"Remember, the storm is a good opportunity for the pine and the cypress to show their strength and their stability." - Ho Chi Minh
Markets closed out 2012 and started 2013 nicely as incompetence in Washington some how led to a Fiscal Cliff deal that averted large-scale tax increases. There is much talk about how the payroll tax break's end will cause consumers to compensate by decreasing spending, which in turn would be a net negative for the economy. If this were the case, presumably it would be consumer discretionary stocks, and more importantly Retailers, which would underperform broader market averages.
This does appear to be happening, but not in a severe way. Take a look below at the price ratio of the SPDR S&P Retail ETF (NYSEARCA:XRT) relative to the S&P 500 (NYSEARCA:SPY). As a reminder, a rising price ratio means the numerator/XRT is outperforming (up more/down less) the denominator/SPY.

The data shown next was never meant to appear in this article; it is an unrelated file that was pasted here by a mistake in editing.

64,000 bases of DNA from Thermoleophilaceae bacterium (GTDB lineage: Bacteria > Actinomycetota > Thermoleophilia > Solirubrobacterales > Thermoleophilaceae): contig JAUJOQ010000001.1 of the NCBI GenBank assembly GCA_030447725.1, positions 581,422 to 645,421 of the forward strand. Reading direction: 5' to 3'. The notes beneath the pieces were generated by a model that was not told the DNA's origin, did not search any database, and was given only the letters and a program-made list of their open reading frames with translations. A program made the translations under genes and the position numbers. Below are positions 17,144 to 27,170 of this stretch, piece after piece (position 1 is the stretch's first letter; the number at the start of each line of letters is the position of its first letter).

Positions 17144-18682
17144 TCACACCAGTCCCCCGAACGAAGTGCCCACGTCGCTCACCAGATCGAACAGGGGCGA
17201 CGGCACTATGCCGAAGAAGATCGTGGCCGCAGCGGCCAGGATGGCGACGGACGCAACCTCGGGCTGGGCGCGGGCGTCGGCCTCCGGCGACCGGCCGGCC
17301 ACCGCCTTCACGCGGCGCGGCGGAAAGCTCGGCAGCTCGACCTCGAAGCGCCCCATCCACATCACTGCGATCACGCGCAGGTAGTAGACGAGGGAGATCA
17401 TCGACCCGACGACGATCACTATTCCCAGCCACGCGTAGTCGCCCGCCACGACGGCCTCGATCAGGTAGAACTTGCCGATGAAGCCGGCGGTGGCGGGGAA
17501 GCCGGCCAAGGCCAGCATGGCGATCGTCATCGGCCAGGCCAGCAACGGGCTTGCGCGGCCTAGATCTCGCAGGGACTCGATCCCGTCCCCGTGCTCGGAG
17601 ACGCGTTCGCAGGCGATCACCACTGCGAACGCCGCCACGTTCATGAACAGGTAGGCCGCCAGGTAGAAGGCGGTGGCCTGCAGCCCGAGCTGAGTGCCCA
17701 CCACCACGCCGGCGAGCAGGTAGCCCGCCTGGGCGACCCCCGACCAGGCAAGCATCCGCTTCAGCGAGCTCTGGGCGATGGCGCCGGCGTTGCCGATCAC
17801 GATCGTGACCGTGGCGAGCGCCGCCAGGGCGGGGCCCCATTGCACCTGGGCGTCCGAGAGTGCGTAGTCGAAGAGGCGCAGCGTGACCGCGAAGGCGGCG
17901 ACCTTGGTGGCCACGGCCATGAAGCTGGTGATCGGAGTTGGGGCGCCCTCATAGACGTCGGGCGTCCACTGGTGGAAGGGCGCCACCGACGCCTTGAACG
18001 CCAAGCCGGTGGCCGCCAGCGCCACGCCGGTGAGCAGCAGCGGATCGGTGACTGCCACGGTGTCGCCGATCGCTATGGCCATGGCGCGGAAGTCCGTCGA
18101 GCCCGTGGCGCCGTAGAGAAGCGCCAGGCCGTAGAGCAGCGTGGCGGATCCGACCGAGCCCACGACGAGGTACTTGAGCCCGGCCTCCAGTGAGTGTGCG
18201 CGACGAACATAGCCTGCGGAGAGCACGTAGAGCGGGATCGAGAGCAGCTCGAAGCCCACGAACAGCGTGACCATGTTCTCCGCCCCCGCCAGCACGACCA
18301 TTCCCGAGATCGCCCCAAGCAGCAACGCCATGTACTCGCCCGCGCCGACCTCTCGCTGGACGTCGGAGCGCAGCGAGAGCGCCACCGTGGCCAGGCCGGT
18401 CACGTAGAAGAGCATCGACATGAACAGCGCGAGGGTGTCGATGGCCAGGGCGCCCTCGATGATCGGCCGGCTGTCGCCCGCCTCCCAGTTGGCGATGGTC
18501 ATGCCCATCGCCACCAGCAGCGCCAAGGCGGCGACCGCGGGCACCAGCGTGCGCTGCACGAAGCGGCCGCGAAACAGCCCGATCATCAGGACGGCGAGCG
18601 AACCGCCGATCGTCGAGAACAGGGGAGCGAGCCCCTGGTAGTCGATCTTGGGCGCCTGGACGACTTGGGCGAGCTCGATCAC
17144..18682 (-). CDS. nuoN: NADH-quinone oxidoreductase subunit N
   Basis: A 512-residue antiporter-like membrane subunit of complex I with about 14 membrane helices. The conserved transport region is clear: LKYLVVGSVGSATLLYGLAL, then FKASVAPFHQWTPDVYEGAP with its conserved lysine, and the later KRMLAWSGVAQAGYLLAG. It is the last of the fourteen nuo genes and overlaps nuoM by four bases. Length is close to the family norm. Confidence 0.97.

Note that the peak in the ratio occurred at the very start of January as negotiations began on the Fiscal Cliff, and that the level at which the ratio peaked was the same level hit right before the May mini-correction of 2012. A downtrend has since taken place, but the magnitude of weakness is not all that much. If anything, the relationship of Retailers to the S&P 500 may be nearing a support line which could result in some stabilization.
After massive outperformance in the industry group over the last several years, I suspect there are many other better areas of the investable landscape to put money to work, but for now at least the market is not as worried about higher taxes on the consumer as one might think listening to the media. From a pure price perspective, unless Retailers break through resistance meaningfully, I don't think it's worth playing the industry on the long side. However, a bet against the group might work nicely in the next risk-off period. Our ATAC models used for managing our mutual fund and separate accounts are not signaling such a juncture in the very near-term, but the group remains one to watch on the next downturn.
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